Toyah: doilies not asylum-seekers

Observations on Nimby

Nobody demands meaningful political engagement from ageing punks. Clearly, you can't expect much in the way of joined-up thinking from a movement whose core weapons against the state were atonality and self-mutilation. So, Toyah Wilcox can get away with a sentence like this, for instance: "We broke down so many attitudes and made life easier for gays, women, all classes." Yes, she can get away with it: even though appearing in a film by Derek Jarman does not count as "making life easier for gays"; even though all punks were in fact raging misogynists; and even though it is logistically impossible to make things better for all classes without exploiting some outside agency like, say, the developing world - which may indeed be the net result of the past 30 years, and may even be, in some minuscule way, the result of the hippie and punk pincer movement elevating the individual and legitimising self-interest. But that is nothing to be bloody proud of.

What she can't get away with, however, is leading the campaign in the charming village of Throckmorton against the creation of an asylum centre there. Punk may not have stood for much, but, at the very least, it stood against a gruesome, curtain-twitching Englishness that would choose a full set of matching doilies over the safety of another human being, as long as there was breath in its body politic.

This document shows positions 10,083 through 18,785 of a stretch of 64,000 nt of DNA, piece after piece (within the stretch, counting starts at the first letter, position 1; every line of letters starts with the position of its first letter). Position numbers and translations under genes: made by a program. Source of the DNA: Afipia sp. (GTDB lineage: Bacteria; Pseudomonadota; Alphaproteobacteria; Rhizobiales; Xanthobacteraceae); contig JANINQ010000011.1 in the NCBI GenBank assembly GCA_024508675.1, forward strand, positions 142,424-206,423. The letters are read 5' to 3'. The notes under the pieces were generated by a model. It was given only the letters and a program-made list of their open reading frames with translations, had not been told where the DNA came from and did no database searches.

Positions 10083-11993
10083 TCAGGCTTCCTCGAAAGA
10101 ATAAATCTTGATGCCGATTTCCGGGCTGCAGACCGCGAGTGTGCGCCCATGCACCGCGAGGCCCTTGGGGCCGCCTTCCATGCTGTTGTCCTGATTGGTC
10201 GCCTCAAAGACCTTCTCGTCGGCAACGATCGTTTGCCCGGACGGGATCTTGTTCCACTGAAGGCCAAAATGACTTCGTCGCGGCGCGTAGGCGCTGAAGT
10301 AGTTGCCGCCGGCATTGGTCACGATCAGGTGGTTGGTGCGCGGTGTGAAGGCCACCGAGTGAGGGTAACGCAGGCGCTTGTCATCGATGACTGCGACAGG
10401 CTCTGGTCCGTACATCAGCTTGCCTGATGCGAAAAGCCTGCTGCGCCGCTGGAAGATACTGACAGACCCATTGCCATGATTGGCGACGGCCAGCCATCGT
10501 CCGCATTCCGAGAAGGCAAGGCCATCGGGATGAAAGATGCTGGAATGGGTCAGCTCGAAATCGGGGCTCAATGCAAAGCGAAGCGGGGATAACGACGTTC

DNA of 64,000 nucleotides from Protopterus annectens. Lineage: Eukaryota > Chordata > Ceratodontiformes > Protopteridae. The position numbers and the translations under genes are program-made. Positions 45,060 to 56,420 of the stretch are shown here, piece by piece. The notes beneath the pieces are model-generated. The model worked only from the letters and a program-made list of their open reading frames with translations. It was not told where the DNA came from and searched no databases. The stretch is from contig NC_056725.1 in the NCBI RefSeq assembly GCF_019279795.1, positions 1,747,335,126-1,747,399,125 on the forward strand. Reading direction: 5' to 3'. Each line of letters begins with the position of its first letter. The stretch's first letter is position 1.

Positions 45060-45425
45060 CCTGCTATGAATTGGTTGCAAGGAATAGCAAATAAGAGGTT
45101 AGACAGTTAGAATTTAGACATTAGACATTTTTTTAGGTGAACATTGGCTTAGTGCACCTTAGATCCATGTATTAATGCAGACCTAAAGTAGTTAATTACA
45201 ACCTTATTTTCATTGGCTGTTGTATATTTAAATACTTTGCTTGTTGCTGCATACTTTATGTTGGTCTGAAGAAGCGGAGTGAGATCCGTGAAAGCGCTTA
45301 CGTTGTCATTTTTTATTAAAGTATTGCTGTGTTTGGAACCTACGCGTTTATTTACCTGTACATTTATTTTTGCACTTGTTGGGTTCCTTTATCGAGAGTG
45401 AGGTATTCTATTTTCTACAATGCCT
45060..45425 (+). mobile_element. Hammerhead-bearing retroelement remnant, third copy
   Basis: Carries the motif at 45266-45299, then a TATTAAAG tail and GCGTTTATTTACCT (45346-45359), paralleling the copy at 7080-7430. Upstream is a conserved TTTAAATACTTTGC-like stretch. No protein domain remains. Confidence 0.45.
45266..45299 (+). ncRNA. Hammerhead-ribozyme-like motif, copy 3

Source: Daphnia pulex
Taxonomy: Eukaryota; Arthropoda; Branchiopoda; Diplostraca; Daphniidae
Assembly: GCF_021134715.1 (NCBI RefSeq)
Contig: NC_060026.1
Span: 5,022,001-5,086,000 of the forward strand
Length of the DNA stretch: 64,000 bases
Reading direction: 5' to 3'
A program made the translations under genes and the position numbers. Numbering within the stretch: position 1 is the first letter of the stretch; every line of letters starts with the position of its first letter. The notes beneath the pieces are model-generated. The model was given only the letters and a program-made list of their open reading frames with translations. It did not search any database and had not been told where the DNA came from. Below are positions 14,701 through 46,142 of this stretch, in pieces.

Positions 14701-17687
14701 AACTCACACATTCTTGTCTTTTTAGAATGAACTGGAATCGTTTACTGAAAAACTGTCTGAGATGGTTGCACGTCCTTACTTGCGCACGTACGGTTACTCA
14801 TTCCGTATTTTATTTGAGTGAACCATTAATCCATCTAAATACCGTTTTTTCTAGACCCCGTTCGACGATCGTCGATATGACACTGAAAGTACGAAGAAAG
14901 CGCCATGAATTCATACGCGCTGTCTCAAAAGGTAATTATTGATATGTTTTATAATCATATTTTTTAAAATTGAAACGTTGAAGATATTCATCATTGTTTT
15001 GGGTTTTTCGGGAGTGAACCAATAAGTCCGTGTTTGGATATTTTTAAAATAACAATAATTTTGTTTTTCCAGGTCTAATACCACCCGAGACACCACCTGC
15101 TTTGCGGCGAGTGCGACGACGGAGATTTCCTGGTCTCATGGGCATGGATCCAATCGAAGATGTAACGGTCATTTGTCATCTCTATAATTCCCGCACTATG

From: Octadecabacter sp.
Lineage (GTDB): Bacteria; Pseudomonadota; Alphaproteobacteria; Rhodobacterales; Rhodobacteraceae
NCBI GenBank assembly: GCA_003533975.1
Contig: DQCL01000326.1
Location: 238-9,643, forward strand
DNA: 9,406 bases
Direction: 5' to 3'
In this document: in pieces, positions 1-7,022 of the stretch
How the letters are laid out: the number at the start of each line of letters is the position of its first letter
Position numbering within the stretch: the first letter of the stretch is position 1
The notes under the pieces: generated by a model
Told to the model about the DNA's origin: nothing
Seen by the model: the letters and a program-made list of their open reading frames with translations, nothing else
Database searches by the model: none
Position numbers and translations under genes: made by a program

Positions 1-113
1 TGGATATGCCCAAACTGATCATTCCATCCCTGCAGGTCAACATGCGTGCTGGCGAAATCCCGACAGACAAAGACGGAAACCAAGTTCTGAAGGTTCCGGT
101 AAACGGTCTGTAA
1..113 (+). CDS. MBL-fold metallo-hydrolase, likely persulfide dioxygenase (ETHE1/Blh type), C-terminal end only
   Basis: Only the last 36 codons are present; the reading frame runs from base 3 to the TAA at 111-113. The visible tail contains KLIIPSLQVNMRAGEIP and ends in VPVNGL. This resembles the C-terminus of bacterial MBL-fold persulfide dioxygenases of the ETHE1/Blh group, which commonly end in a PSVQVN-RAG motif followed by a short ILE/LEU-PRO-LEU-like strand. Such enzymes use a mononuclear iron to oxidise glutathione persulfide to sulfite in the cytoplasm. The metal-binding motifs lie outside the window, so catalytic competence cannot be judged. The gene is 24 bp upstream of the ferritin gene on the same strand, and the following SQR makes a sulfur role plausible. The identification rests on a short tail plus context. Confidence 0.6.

"I'm not some terrible racist Nimby. This is about protecting our environment. I've known the area all my life, my parents live there, my house is five miles away," she explains, leaving one to wonder what exactly she thinks terrible racist Nimbys are fighting for, if not the environment, their area, their house. She continues: "We're an old island, with an old empire - culturally, we have an island mentality. It's awful to be made to feel guilty. The French don't." The meaning of all this is pretty unfathomable - what has the empire got to do with anything? What exactly is an island mentality? How come the French have one, when they're not an island? Who says they don't feel guilty?

In illustration of her expertise on the matter of asylum-seekers, she points out that it's two miles to the local shop, and she "can hardly see them pulling on their wellies to stride across the fields". Perhaps that's because they are probably missing a limb, thanks to the regimes from which they have so recently escaped. Or are they just plain lazy, because they're not from round here? Do they lack the British phlegm to walk two miles? Is that it?

This would be vile nonsense coming from anyone, but coming from a self-styled radical, it's a vile betrayal.

If there were any fairness in the record industry, we should be able to return her records and get our money back, on the basis that they were flogged under false pretences.

Practically speaking, of course, very few people own her records. The rest of us, well, we know where she lives . . .